Having grown up with a RWD series of vehicles, I actually prefer the 'oversteer' tendency. But that is wide of the mark you've inquired of...I have a 2004 FXT with 4EAT...oddly enough, the front rear bias in 3rd and 4th gears is pronounced to the front (80-20 or 90-10) based on the assumption that 1)gas mileage will benefit from FrontWD bias and 2)most users won't need to lay a lot of power to less than ideal conditions at speeds over 60 mph.
That said, one of the things you can do is to alter tire pressures front to rear. SOA recommends not going beyond a 4 psi difference, but this is for pavement...once you're on snow or ice, there is enough slippage that no harm is done from differences in circumference due to air pressure difference...you'd want to be able to return to balance pressure once back on pavement. Bias the front with higher pressure, you introduce more oversteer, bias the rear with higher pressure, you introduce more understeer.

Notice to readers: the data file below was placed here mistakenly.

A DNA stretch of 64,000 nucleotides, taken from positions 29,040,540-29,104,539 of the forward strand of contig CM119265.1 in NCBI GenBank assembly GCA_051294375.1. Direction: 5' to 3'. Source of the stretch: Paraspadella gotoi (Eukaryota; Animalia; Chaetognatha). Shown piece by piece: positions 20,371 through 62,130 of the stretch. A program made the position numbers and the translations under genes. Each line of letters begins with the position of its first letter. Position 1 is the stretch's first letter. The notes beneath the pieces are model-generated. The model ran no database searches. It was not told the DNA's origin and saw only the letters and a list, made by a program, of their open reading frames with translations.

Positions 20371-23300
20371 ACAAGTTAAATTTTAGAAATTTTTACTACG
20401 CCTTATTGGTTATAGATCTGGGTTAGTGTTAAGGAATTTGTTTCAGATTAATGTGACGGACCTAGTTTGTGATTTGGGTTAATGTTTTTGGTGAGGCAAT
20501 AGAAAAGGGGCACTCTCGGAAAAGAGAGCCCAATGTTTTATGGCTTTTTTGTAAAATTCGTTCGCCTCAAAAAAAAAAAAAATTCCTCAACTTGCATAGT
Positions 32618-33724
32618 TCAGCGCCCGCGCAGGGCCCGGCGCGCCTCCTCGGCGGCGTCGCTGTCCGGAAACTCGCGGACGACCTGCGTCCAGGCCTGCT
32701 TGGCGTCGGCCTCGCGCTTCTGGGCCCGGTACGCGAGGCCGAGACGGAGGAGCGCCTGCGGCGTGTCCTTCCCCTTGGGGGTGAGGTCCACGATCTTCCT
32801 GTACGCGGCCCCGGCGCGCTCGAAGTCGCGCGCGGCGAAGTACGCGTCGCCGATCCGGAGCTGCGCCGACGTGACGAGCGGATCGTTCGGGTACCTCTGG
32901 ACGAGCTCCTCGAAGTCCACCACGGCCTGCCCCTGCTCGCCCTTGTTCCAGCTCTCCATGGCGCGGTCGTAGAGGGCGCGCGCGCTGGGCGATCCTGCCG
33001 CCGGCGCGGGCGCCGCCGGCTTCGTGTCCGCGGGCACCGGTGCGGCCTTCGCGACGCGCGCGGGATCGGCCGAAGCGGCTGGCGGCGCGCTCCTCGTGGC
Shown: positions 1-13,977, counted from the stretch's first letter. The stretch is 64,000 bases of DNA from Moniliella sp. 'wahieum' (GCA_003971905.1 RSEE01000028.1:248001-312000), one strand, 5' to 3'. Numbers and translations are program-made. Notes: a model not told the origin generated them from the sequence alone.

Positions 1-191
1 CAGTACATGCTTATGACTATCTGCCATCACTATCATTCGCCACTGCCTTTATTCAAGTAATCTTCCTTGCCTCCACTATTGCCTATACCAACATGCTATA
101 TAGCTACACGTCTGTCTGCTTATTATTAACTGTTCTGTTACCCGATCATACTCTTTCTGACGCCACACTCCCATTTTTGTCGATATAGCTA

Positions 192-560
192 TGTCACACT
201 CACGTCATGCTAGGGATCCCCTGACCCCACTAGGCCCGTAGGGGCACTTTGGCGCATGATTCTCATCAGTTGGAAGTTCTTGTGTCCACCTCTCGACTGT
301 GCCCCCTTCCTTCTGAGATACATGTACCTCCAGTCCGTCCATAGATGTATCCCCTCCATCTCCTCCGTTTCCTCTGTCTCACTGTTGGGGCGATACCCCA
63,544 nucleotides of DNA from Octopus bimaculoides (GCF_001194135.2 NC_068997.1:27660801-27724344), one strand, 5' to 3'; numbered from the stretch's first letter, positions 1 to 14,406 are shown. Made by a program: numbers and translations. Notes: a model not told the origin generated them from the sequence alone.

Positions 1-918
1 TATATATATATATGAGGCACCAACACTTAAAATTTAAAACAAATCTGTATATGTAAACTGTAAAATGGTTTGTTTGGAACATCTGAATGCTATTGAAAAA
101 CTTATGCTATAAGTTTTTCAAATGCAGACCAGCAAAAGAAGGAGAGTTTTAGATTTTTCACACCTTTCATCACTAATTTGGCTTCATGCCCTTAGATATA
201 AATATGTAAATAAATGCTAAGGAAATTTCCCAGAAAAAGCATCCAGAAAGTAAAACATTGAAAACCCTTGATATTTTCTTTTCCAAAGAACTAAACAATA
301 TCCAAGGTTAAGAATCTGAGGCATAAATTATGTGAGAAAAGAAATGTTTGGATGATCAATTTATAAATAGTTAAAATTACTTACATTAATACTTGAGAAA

These are relative terms when you have an AWD vehicle, as the AWD is an engineered compromise. The FXT will never, never handle like a rear-engine, rear-wheel drive Porsche. Were the FXT able to have the STi control over front rear bias, the FXT could mimick handling of most American cars of prior century.
Increasing weight distribution from front to rear would have the effect of increasing rear traction and an over-steer handling effect. One thing I've noticed is the tendency of FXT to lift front end on takeoff, which has the effect of reducing front end traction so there will be tradeoffs on changing weight distribution.
Hi there, the UK has had a surprising amount of snow this winter. We have a 2003 6cylinder Legacy Outback Auto and a 2.5XT manual Forester. In soft snow the grip of the Legacy is excellent but if pushed goes as I would expect into an understeer type "run wide" slide on its Yokahomas. The XT however despite an apparent equal distribution 4x4 system seems much more ready to hang out its tail in a more RWD type way (again on OS Yoks). Is this how it is set up? In wet and dry weather it handles very neutrally so I was surprised. Any comments from those more expert on snow driving would be appreciated. gpchris